# Friday Morning Math Problem

## Checkerboard Color Schemes

Two of the squares of a 7 x 7 checkerboard are painted yellow, and the rest are painted green. Two color schemes are equivalent if one can be obtained from the other by applying a rotation in the plane of the board. How many inequivalent color schemes are possible?

Hint: There are ${\displaystyle {\binom {49}{2}}=1176}$ ways to select the positions of the yellow squares. However, because we can apply quarter-turns, there are less than 1176 inequivalent color schemes.

Solution
Color schemes fall into two classes:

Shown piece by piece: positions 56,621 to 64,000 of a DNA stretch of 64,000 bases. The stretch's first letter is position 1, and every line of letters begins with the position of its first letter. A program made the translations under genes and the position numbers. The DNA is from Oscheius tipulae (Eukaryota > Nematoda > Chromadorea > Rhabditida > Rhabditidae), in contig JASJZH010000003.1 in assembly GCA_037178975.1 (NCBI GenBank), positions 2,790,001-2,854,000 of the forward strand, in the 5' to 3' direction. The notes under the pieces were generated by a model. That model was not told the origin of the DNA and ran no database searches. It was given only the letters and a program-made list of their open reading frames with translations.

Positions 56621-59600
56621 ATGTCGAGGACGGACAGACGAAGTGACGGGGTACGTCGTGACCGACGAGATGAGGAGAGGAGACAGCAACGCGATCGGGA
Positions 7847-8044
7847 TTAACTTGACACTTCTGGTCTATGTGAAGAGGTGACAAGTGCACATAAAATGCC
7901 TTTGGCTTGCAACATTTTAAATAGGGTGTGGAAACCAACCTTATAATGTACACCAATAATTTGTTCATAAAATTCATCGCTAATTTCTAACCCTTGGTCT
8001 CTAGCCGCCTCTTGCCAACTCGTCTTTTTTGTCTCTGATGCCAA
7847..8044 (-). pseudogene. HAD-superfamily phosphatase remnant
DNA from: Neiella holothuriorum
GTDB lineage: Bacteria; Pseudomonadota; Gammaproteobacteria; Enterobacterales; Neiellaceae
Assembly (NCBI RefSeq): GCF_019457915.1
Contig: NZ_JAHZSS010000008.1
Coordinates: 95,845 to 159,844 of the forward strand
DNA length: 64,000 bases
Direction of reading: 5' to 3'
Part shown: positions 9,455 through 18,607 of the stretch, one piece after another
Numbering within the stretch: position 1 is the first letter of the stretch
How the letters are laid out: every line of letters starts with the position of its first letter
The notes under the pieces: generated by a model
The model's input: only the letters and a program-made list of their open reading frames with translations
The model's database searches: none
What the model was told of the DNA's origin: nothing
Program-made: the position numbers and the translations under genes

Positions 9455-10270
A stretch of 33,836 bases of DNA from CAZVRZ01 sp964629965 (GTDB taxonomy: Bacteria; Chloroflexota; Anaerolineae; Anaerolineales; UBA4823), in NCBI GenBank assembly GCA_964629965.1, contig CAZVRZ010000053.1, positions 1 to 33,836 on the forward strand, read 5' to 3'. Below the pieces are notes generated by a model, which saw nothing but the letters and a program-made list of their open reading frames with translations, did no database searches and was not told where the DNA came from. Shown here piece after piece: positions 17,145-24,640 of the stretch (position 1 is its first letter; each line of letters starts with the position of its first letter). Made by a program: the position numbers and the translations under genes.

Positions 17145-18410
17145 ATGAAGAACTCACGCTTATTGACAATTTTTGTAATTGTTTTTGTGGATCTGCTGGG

1. color schemes in which the two yellow squares are not diametrically opposed

2. color schemes in which the two yellow squares are diametrically opposed

Case (1) appears in four equivalent forms, so we will divide the total number of color schemes in Case (1) by 4.

Case (2) appears in two equivalent forms,so we will divide the total number of color schemes in Case (2) by 2. We also know there are ${\displaystyle {\dfrac {49-1}{2}}=24}$ such pairs of yellow squares, contributing (24/2) total inequivalent color schemes.

The number of cases in the Case (1) class is the total number of arrangements, minus the 24 pairs of yellow squares in the Case (2) class - and we divide it by 4, so Case (1) contributes (1176 - 24)/4 total inequivalent color schemes.

The total is therefore:

${\displaystyle {\dfrac {1176-24}{4}}+{\dfrac {24}{2}}=300}$